New York, NY--Godwin's Law, the adage that when one resorts in a debate to a comparison to Hitler or to Nazism, one has lost the argument, was found dead on Friday of last week, crumpled up near one of the loading docks at the back of Trump Tower in Midtown Manhattan.
Although there was no blood at the crime scene, indications are that the perpetrators had torn Godwin's Law into shreds before setting most of the pile on fire with a lighter.
Presumptive presidential candidate Donald Trump is a person of interest in Godwin Law's demise, since he has been the target of this rhetorical trope for the past several months after announcing his candidacy in June of 2015. The internet adage, also sometimes called Reductio ad Hitlerum, had been used in tens of thousands of debates on Facebook, as well as numerous comment sections on other social media venues, including Twitter.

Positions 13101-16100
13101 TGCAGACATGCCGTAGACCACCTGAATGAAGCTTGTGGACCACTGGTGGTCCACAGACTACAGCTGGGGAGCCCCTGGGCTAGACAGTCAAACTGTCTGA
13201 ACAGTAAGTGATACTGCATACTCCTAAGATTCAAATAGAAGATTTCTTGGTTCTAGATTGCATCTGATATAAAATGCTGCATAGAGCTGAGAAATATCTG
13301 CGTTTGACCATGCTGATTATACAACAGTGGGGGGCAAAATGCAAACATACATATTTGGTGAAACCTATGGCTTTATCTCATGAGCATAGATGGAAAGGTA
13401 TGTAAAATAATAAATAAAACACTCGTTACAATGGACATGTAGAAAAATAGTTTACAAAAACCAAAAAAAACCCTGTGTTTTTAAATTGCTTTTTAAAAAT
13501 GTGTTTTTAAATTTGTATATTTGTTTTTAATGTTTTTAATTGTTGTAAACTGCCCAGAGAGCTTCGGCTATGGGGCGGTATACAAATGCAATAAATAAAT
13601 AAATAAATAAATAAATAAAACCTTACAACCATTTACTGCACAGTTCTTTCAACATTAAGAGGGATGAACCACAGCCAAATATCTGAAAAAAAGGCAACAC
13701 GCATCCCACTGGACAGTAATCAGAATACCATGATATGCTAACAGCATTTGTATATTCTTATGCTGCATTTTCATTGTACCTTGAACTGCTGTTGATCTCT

Said Mike Godwin, who invented Godwin's Law in 1990, "Although I originally invented Godwin's Law so that people wouldn't glibly compare a target in an argument to Hitler or to Nazism, without first taking a long look at the Holocaust, Mr. Trump--and the scary things he has repeatedly advocated as a candidate--has completely upended the purpose of the Law. He's one of the only people, over the last twenty-five years, for whom comparisons to Hitler seem a fitting response to an argument."
Godwin's Law, after an autopsy is performed, will be buried at Arlington National Cemetery, right next to the grave site being prepared for the Constitution, once Donald Trump is elected president. Mike Godwin has since come up with a new law to replace Godwin's, which he is calling Reductio ad Trumperum.
When questioned by detectives about the murder of Godwin's Law, Trump, after calling the detectives "third-rate losers," replied, "Godwin's Law? I love the Godwin's Law!"